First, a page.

Journal for Psycho-Social Studies, 3 (2).
- Published Version
Publisher's URL: http://www.uwe.ac.uk/hlss/research/cpss/Journal_Ps...
This paper has its origin in research on festivals in Central Italy, focused on the themes of body, territory and aggressive/competitive dynamics. The comparisons between two festivals in particular alerted me to a potentially interesting angle by which to view the role of humour in relation to festivals and political life. The main line of inquiry follows links and a possible progression from movement and rough and tumble play, to humour and aggression. Issues of ambivalence and fluidity are explored in relation to these and a connection between the natures of festivals and humour. A possible link between territorial motifs and humour emerges.
The paper is constructed along the following lines:
An eclectic approach seeks to bring together different ideas and perspectives much the same way as humour does, shifting the boundaries of thinking along different disciplines.
By looking at festivals in the light of theories of humour it may be possible to gain some understanding of both festivals and humour's function. The affective links between these, body, territory and intellect are highlighted.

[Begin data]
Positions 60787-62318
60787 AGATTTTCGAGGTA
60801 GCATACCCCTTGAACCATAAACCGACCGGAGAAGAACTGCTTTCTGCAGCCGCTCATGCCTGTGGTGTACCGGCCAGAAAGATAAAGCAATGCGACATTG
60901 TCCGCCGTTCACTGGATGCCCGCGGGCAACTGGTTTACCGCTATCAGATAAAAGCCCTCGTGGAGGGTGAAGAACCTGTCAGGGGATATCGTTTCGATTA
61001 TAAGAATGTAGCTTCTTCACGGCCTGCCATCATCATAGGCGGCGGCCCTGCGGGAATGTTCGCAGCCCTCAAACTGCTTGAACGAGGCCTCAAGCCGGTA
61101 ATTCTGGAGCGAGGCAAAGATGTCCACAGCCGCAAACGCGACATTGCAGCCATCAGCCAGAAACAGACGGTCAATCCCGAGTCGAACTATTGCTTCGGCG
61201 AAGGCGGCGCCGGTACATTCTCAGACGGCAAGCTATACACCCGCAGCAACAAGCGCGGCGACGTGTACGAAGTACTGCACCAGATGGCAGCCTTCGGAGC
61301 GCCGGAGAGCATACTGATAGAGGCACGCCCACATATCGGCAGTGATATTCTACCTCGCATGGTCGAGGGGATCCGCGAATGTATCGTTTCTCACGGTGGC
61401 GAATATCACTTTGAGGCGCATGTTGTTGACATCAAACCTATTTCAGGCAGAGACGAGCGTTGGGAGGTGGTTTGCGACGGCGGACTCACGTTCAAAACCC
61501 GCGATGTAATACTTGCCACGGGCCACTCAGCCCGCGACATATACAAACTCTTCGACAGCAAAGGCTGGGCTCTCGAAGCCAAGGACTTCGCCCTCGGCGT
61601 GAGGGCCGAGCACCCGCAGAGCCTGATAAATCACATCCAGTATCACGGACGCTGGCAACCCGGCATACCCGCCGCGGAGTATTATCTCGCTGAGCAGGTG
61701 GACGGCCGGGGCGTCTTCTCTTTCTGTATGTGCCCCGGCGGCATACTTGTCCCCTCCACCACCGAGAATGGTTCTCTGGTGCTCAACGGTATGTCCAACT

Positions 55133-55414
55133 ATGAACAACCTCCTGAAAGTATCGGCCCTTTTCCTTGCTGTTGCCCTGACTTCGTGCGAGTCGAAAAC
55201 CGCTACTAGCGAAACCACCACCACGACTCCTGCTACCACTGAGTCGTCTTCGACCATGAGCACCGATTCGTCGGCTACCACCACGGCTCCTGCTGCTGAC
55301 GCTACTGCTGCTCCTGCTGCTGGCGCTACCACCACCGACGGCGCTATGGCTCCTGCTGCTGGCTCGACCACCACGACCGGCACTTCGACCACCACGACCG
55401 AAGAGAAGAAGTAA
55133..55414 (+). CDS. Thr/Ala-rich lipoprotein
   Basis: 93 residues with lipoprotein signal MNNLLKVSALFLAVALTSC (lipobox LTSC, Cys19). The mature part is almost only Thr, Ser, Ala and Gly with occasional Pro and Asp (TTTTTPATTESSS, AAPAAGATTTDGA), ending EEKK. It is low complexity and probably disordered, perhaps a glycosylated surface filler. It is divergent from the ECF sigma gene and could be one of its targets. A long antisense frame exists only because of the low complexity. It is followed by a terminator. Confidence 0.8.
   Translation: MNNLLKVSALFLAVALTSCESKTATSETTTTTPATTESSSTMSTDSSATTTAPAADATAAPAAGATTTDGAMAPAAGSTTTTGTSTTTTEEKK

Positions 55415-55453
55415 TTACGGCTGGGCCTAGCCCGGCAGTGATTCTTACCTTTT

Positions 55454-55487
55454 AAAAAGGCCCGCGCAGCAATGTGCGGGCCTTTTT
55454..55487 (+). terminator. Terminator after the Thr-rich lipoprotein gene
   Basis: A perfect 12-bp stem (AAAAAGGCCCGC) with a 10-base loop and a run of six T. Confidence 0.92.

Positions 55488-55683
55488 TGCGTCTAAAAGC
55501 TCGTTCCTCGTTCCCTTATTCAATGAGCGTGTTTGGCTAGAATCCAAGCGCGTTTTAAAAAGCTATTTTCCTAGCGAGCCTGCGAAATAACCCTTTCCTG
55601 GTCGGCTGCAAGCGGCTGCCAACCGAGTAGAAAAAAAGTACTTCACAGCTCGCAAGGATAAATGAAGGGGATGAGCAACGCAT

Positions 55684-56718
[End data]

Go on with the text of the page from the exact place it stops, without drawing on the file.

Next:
Laughter is viewed as a homogenous response to an invasion of territory be it bodily or intellectual.
A further element considered is the interplay between two levels of existence, using Winnicott’s terms: playing and reality.
The relative levels of safety or threat present or perceived give the difference between these two levels, highlighting what may trigger shifts between ritualised, socially contained expressions of aggression and actual conflict.
It follows that the possibility for trust is fundamental to how festivals and cultural experiences where aggressive dynamics are played out may allow these a containable expression or unleash the possibility of social unrest
The complexity of humour cannot be contained in a short paper, the following is only a sketch of a particular aspect and perspective. More research into the affective nature of humour and laughter has plenty of potential, but will have to wait for the time being.
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